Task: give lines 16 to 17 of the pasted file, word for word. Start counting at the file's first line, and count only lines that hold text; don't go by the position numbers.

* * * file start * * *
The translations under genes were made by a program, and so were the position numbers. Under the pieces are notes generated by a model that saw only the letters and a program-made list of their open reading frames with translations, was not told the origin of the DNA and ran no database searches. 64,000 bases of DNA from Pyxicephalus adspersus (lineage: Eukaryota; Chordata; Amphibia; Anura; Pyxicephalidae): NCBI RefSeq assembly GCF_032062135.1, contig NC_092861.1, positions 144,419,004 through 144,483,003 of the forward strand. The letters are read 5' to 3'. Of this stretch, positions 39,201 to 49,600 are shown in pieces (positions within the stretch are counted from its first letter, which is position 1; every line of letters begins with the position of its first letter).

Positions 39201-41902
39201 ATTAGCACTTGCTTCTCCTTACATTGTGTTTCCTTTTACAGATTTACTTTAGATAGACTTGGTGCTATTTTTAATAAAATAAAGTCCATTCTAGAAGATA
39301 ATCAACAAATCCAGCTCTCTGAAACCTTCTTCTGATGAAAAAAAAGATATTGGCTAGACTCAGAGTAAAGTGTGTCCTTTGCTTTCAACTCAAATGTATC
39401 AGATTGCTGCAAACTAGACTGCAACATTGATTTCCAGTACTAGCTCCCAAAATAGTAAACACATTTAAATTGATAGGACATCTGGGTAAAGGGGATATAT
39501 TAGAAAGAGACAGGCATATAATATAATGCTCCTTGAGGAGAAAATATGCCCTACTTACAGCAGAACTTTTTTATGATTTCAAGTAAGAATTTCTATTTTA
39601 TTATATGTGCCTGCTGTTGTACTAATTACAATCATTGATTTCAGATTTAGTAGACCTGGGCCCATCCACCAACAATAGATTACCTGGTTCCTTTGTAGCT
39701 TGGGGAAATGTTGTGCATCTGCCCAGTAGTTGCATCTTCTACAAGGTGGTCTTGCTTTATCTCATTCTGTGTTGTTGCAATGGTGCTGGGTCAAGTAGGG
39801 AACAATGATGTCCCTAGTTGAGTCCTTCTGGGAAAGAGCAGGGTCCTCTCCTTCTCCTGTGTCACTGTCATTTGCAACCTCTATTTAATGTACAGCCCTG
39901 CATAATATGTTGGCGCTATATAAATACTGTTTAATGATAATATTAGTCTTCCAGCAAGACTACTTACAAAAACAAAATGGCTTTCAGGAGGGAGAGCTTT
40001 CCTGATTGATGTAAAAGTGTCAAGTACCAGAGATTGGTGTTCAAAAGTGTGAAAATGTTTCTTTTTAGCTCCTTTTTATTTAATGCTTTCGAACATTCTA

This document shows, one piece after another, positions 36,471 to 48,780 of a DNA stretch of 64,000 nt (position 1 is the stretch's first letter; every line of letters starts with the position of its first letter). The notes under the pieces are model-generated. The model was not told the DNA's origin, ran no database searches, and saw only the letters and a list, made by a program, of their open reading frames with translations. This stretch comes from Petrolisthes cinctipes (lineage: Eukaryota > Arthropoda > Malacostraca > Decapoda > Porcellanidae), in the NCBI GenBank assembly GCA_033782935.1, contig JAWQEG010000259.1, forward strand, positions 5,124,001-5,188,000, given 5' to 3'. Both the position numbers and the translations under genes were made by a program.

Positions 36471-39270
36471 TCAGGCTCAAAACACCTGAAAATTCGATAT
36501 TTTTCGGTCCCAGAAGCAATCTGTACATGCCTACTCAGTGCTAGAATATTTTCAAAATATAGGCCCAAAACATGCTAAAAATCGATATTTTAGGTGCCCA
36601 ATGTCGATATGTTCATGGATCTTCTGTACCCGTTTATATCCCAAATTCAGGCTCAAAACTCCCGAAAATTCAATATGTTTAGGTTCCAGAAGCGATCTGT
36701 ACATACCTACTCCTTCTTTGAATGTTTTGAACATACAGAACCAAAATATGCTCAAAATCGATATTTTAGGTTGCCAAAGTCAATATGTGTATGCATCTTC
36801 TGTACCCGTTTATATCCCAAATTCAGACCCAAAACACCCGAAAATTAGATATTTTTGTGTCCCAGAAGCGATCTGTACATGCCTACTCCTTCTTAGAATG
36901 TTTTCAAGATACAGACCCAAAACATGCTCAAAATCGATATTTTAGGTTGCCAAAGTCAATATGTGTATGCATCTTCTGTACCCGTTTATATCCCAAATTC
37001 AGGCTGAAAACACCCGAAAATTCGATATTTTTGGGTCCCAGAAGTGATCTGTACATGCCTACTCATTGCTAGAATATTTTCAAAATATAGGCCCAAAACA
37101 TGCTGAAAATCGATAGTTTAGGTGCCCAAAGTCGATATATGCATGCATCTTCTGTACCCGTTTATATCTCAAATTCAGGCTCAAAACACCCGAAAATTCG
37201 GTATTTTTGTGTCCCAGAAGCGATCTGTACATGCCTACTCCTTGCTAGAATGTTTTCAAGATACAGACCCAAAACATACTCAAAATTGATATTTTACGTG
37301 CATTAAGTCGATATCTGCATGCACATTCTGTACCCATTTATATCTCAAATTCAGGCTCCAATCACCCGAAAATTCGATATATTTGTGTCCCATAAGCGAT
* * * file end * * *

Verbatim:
36601 ATGTCGATATGTTCATGGATCTTCTGTACCCGTTTATATCCCAAATTCAGGCTCAAAACTCCCGAAAATTCAATATGTTTAGGTTCCAGAAGCGATCTGT
36701 ACATACCTACTCCTTCTTTGAATGTTTTGAACATACAGAACCAAAATATGCTCAAAATCGATATTTTAGGTTGCCAAAGTCAATATGTGTATGCATCTTC